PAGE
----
Shakespeare's collection of sonnets is heralded as one of the greatest, most ambitious sonnet collections in English literature. Of these154 sonnets, the first 126 of them are addressed to a 'fair youth', a beatiful young man, with whom Shakespeare has developed an intimate friendship. The overarching theme of devotion in antimony to mortality denotes that “Sonnet 18” is predominantly a love poem. Accordingly the purpose of the poem seems initially to be to compare his beloved friend's handsomness with a common symbol of beauty, a fine summer's day. However, Shakespeare actually provides a pragmatic critique of the conventions of love poetry in his doing so. He not only exposes the flaws of the love poetry through the comparison but also suggests the merits of it in conveying the idea of his everlasting love, and the ability of verse to immortalise both love and beauty.
“Sonnet 18” is written in typical Shakespearan sonnet form, comprising of three distinguishable quatrains and a rhyming couplet. This style of poetry is very useful in creating an argument that flows coherently, as the quatrains seperate main ideas. Although the quatrains in “Sonnet 18”, are not physically split-up by open lines, they are clearly separated by the change in rhyme scheme. The poem deals with thematic ideas of the inability to capture beauty satisfactorily, the transience of beauty and the brevity of life (Mabillard para. 1) and, in contrast, the timelessness of poetry. In the first quatrain, Shakespeare immediately establishes the intentions of his poem. Superficially he wishes to celebrate the beauty of the 'fair youth'. However, through his question “Shall I compare thee to a summer's day?” he actually shows his hesitancy to use such a compar...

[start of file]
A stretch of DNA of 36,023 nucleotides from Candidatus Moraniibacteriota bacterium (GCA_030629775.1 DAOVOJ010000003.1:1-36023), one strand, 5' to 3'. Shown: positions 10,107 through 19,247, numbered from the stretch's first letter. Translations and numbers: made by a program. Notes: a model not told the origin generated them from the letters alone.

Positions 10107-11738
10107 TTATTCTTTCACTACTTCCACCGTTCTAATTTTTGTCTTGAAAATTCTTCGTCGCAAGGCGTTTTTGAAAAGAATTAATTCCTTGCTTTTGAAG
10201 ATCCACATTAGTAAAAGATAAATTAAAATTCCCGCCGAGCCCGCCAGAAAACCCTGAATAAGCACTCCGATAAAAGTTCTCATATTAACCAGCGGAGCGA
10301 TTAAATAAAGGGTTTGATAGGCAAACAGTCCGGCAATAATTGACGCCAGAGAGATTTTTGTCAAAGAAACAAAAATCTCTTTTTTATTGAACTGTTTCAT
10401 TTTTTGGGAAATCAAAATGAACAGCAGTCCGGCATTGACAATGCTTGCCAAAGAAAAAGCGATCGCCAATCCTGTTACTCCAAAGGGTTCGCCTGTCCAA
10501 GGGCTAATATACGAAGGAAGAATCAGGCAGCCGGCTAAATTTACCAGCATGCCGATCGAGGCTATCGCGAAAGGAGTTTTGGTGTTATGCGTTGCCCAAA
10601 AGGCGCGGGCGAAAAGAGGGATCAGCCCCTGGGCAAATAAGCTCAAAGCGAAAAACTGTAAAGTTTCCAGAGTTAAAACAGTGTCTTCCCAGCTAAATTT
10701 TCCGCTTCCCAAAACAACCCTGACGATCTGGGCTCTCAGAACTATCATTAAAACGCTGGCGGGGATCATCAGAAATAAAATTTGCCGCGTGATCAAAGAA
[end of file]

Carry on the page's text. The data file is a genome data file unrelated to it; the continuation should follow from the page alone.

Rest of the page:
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...est of capturing the instantaneous beauty of his friend, which makes the initial shortcomings of this poem irrelevant. Shakspeare has attempted, executed and achieved all this in just fourteen neat lines, and the fact that people are still reading and analyising this poem today is testament to the success of his endeavour.
Shakespeare, W. “Sonnet 18”. Ed. Amanda Mabillard. Shakespeare Online. 12 November 2008. < http://www.shakespeare-online.com/sonnets/18detail.html >.
Shakespeare, W. “Sonnet 18”. Productions of Time. Comp. Department of English. Grahamstown: Rhodes University, 2012
Mabillard, Amanda. How to Analyze a “Shakespearean Sonnet”. Shakespeare Online. 20 November 2009. < http://www.shakespeare-online.com/sonnets/sonnetanalyze.html >.
Mukherjee, T. “Shakespeare's Sonnets: Time and Love” Studying English Literature. (2012): lines 12-15
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